Luther (2010-)  This was easy to binge on. My blogging buddies, Pete and Abbi O, raved about it so I gave it a go. I got through a few seasons easily. Idris Elba plays Luther, a brilliant but emotionally impulsive detective who is tormented by the dark side of humanity while hunting down murderers. The cat and mouse plots are top-rate albeit gory. The best part of the series is the unusual relationship he has with psychopath Alice Morgan played to perfection by Ruth Wilson. 4.5/5

DOCUMENTARY

May it Last (2017) The Avett Brothers are refreshing because they don’t follow the pattern of a band rising up to stardom via sex, drugs, and rock and roll. I love their music and their relationships are heartwarming. Authentic and beautiful, their story will move you to tears in parts. 4/5.

This is the prettiest, astute song I’ve heard in ages. “No Hard Feelings”

Beneath a Scarlet Sky

I feel like my old self! Yahoo. May the next round of pesky cysts take a decade to grow to the size of melons instead of a year.

So, as I was lying around for the last two months, I watched a lot of stuff and that’s it. It was stuff. I am not finding anything on Netflix that is capturing my interest. There are only a couple of movies worth talking about. I thought I’d share that pair in my next post.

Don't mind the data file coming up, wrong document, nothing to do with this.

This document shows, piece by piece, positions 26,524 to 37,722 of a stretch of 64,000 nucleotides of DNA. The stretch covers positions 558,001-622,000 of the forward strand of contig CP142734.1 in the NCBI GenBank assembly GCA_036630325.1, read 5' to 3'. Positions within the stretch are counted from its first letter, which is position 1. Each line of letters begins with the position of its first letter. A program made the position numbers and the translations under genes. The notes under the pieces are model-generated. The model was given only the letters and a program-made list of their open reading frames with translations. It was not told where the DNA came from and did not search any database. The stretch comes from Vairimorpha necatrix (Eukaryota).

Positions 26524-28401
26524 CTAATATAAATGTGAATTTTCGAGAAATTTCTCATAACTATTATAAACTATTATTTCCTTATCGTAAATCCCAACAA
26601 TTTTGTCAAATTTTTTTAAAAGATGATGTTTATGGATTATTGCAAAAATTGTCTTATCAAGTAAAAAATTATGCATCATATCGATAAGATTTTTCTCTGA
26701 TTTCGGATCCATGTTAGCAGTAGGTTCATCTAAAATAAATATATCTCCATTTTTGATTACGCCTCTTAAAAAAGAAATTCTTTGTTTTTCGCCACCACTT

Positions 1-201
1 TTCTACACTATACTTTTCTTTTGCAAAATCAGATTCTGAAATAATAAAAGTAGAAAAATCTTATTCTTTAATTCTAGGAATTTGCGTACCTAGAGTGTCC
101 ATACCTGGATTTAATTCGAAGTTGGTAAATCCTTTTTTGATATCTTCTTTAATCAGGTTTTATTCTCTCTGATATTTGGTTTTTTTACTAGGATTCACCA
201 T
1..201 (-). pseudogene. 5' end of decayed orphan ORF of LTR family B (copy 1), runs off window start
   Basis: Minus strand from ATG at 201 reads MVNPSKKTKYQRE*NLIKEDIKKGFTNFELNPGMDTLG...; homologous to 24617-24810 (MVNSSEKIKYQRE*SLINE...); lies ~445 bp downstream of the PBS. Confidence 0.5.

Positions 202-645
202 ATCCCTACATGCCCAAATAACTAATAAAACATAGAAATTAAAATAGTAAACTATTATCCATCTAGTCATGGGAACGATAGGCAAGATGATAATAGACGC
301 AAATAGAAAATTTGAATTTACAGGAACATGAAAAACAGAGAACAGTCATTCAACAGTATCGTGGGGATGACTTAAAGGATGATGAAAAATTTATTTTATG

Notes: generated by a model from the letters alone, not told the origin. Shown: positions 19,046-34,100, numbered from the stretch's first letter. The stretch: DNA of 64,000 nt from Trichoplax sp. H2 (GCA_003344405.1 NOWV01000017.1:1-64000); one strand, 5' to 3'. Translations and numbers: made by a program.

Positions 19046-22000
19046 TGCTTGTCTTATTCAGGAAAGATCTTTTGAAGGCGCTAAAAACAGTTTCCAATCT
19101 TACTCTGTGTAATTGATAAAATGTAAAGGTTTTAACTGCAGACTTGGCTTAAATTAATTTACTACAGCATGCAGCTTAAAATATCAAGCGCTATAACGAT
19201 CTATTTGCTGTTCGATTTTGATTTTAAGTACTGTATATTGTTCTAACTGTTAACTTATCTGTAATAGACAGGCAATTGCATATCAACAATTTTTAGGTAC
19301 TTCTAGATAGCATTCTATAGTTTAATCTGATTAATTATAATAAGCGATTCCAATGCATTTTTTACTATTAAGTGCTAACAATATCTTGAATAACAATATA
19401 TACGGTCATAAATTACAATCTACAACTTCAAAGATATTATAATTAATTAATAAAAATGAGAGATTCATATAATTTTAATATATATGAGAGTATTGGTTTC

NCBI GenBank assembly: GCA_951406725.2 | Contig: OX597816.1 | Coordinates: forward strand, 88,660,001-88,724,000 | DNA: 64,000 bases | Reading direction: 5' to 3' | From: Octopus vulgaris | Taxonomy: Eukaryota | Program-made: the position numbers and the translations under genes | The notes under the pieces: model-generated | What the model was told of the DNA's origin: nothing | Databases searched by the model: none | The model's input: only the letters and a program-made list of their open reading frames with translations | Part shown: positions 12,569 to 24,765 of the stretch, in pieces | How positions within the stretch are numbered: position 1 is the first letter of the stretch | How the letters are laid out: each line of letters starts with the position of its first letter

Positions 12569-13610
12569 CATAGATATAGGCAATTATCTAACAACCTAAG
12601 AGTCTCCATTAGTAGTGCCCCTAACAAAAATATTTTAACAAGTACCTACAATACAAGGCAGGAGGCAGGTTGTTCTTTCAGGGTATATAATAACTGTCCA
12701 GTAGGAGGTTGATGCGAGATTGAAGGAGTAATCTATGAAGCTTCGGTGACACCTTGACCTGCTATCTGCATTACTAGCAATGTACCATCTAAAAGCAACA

I find I’m retreating to books for entertainment. One I can recommend is the 2017 historical fiction account of a Milan teenager who shares his heroic WWII spy story. Pino Lella is in his 90s and told his story to author Mark Sullivan. Pino was a homegrown Alpen hiker and skier who helped a Catholic priest send Jews over the Italian Alps to freedom. In the second half of the account, Pino agreed to become a spy by being the personal driver to a high ranking Nazi official. He also found time to fall in love. This is a personal narrative that has enough adventure to entertain anyone. It’s an easy read and one of those true stories that make you marvel about the resilience of the human race. True entertainment. 4.3/5.

Tom Holland and Pino Lella

Spider-Man star Tom Holland reteams with former Sony Pictures boss Amy Pascal through her Pascal Pictures company to star in the film version of Mark Sullivan’s book. The director and script are unchosen as of today. You have time to read the book first before the film comes out. It has the potential to be a huge hit if they can find the right director and screenwriter.